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Intestinal Lymphoma in Cats

Lingard AE, Briscoe K, Beatty JA, et al. Low-grade alimentary lymphoma: clinicopathological findings and response to treatment in 17 cases. J Feline Med Surg 2009; 11: 692-700.

Alimentary lymphoma is the most common anatomic form of lymphoma in the cats. Seventeen cats in this study were diagnosed with low-grade alimentary lymphoma (LGAL) by immunological and immunohistochemical evaluation of full-thickness biopsies collected from multiple gastrointestinal sites during exploratory laparotomy. The most common clinical signs were weight loss, inappetence, vomiting or diarrhea, vomiting and diarrhea, lethargy, and polyphagia. Vomiting and/or diarrhea were considered chronic in 11 of 15 cats. Abdominal palpation was abnormal in 12 cats. Mature neutrophilia and anemia were the most common hematological abnormalities. Serum albumin was normal in all cats tested. The most common ultrasonographic finding was normal or increased intestinal wall thickness with preservation of layering. LGAL is typically a diffuse or multifocal disease and the ileum and jejenum were most commonly affected. The cats were put on three chemotherapeutic protocols, the majority being given the oral chemotherapeutic regimen of prednisolone and high-dose pulse chlorambucil. Thirteen of the 17 cats (76%) had complete clinical remission with a median remission time of 18.9 months. Cats that were lethargic were less likely to achieve complete remission. The prognosis for cats with LGAL treated with oral prednisolone in combination with high-dose pulse chlorambucil is good to excellent. [VT]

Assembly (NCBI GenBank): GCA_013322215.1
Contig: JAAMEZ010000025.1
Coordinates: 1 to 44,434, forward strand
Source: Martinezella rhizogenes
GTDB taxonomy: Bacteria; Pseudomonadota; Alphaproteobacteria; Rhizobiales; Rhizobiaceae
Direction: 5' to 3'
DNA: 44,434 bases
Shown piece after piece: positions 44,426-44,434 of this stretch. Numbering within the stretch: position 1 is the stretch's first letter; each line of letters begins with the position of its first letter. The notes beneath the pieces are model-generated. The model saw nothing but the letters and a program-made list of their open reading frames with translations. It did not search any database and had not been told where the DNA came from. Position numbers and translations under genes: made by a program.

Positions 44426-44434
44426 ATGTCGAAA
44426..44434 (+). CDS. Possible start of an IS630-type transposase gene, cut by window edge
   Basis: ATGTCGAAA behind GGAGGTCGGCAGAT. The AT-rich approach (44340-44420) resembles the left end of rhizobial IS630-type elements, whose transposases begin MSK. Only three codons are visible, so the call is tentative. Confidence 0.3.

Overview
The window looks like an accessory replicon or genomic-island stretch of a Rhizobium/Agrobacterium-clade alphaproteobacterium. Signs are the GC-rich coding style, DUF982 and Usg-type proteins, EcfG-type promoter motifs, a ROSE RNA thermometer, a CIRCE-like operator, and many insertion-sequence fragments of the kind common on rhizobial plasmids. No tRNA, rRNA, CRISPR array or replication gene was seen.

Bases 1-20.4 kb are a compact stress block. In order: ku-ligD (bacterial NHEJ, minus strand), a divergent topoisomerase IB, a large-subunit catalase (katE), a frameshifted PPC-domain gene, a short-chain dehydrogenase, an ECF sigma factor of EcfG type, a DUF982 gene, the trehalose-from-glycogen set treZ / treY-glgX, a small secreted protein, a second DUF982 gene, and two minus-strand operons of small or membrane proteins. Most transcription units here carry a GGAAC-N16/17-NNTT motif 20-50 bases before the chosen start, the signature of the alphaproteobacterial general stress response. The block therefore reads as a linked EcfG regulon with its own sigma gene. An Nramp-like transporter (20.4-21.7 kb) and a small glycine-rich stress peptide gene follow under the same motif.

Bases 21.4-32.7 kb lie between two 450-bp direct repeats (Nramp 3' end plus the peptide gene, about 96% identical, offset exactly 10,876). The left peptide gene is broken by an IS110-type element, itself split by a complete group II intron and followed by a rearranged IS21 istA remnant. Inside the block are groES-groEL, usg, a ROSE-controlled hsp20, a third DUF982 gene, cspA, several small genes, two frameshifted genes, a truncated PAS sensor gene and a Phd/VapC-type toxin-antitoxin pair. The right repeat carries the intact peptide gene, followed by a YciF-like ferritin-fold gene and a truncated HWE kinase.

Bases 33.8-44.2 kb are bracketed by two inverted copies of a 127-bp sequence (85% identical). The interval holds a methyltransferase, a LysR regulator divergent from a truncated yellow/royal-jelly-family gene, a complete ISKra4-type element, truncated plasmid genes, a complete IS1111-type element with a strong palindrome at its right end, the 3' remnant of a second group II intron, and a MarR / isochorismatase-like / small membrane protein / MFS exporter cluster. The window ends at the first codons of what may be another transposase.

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Related articles:
Wilson HM. Feline alimentary lymphoma: demystifying the enigma. Top Companion Anim Med 2008; 23: 177-84.
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Waly NE, Gruffydd-Jones TJ, Stokes CR, Day MJ. Immunohistochemical diagnosis of alimentary lymphomas and severe intestinal inflammation in cats. J Comp Pathol 2005; 133: 253-60.
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